There has been much debate about pay discrepancy between men and women in the US that has fueled many different arguments with no viable solution.
In the UK, as I wrote in one of my previous posts, there are more women in management positions, and on the Board of Directors for companies than any other nation in the world. In fact, the UK has a history of female leadership and empowerment. However, as I was researching the payscale for unicorn companies located in London, I found an peculiar occurrence.
In the fiscal year 2014, CEO Elizabeth Buse's total annual compensation was just £42,000 whilst her male colleagues, Lee Cameron (Executive Director) was £663,000; Brad Petzer (CFO) £290,000 and even the Technology Advisor Michael Keyworth was £352,000
Although Ms. Buse started at Monitise in June of 2014, which is roughly half of the year at the company, the annual compensation seems exceedingly low in comparison to her management colleagues whose compensation was approximately 350-650% more than her meagre salary of £42,000. In addition, she received a total of 5 million in total stock options whilst 3 out of 4 of her male colleagues in executive management had received between 10-11 million.
Another eyebrow raising story that came out two weeks ago around the same time was when Eileen Burbidge, VC at Passion Capital and one of the most prominent figures in the UK tech scene disclosed that as Skype's 3rd employee, she was the only person on the management team who did not get paid for 8 months.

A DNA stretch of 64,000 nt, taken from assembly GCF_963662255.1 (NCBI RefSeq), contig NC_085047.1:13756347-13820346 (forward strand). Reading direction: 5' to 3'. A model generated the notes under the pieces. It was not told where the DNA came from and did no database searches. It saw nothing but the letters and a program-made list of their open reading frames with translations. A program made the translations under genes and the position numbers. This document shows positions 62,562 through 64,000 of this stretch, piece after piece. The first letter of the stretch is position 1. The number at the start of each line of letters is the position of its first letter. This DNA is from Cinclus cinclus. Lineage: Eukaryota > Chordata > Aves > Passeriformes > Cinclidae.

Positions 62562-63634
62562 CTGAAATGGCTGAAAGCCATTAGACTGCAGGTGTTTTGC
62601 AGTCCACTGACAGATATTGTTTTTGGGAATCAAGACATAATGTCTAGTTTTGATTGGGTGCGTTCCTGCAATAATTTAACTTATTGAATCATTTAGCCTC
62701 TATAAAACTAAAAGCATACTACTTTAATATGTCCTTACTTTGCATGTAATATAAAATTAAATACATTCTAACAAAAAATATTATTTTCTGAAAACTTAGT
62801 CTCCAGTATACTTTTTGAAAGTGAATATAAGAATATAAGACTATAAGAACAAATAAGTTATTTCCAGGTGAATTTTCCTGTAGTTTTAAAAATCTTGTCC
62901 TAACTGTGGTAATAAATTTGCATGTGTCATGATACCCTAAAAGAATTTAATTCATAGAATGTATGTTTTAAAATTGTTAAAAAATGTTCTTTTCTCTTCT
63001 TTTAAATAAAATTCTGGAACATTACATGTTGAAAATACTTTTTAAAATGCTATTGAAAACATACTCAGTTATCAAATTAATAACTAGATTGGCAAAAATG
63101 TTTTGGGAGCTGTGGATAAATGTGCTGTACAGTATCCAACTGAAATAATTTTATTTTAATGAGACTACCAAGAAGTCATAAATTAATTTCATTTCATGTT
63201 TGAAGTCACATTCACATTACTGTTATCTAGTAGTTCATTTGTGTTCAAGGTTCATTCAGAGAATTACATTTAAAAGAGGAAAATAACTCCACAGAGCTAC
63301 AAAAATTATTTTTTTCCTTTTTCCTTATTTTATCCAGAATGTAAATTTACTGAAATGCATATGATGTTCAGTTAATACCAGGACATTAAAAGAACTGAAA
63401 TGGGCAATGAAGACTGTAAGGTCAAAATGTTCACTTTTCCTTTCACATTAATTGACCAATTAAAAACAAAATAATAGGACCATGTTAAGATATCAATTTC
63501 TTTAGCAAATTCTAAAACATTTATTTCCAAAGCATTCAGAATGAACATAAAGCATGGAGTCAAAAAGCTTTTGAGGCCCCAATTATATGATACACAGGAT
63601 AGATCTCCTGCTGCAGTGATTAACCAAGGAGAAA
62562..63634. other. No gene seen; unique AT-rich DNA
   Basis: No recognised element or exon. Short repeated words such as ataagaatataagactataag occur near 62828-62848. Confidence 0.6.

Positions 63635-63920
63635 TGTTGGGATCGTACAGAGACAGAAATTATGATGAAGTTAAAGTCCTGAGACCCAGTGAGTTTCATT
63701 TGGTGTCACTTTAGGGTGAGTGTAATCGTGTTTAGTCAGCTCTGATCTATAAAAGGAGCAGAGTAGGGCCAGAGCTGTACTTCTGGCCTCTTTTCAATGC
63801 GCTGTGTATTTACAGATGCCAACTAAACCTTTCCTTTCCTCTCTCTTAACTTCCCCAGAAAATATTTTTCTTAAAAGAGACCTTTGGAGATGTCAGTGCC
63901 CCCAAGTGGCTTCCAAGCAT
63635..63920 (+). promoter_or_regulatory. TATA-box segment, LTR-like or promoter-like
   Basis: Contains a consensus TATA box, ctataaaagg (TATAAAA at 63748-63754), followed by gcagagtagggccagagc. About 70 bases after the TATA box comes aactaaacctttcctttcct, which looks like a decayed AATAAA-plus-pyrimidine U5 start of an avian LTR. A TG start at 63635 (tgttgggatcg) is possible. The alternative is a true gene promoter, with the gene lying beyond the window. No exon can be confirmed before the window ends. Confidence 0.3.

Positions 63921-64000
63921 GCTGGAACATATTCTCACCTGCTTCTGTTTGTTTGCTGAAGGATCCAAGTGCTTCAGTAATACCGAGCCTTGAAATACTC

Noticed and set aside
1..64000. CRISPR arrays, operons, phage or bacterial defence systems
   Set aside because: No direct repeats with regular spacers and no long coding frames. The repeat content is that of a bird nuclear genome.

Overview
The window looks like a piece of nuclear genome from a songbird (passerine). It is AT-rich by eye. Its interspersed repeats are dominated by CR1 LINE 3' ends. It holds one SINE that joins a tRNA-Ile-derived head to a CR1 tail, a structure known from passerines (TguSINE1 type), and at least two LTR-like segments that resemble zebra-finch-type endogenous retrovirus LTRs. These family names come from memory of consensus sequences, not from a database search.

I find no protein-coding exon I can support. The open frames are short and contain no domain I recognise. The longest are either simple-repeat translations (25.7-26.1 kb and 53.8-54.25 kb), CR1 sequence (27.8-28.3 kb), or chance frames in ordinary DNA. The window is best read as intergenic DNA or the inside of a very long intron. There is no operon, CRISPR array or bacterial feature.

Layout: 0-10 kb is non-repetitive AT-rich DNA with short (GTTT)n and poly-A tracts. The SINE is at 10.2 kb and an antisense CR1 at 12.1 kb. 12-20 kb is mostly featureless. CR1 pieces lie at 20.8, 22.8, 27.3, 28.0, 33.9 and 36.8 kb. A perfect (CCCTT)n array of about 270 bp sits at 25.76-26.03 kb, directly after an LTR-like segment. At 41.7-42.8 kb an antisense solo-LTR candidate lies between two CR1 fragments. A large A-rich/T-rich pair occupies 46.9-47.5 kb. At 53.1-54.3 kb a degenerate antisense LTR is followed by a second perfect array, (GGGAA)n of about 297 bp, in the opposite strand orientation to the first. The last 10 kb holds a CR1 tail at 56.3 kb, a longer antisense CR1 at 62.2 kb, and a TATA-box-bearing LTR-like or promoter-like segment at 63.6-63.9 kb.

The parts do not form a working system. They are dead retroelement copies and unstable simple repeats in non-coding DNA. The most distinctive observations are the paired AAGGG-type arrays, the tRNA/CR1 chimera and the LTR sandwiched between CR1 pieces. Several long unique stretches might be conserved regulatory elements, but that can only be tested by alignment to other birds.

Although Ms. Burbidge successfully pivoted her career into the world of venture capital and now is sitting on the Business Advisory Panel for David Cameron, in addition to being one of most powerful women in the UK tech scene, I think it's fair to say that these sorts of injustices eventually come to light, even if Ms. Burbidge has finally talked about this publicly a decade after the fact.
This makes me wonder however, if perhaps one of the reasons Ms. Buse left her CEO position at Monitise was simply because she was extraordinarily underpaid in comparison to her male colleagues? Although I am unaware of all the circumstances of this particular situation, and can only speculate on information that is available to the public, I think in my humble opinion that this sets an extremely negative climate for female C-level executives in the UK. Monitise is one of the first UK unicorns to have launched its IPO, yet by taking a cursory look at its executive management payscale, one can only wonder at this austere deviation away from fair pay for women.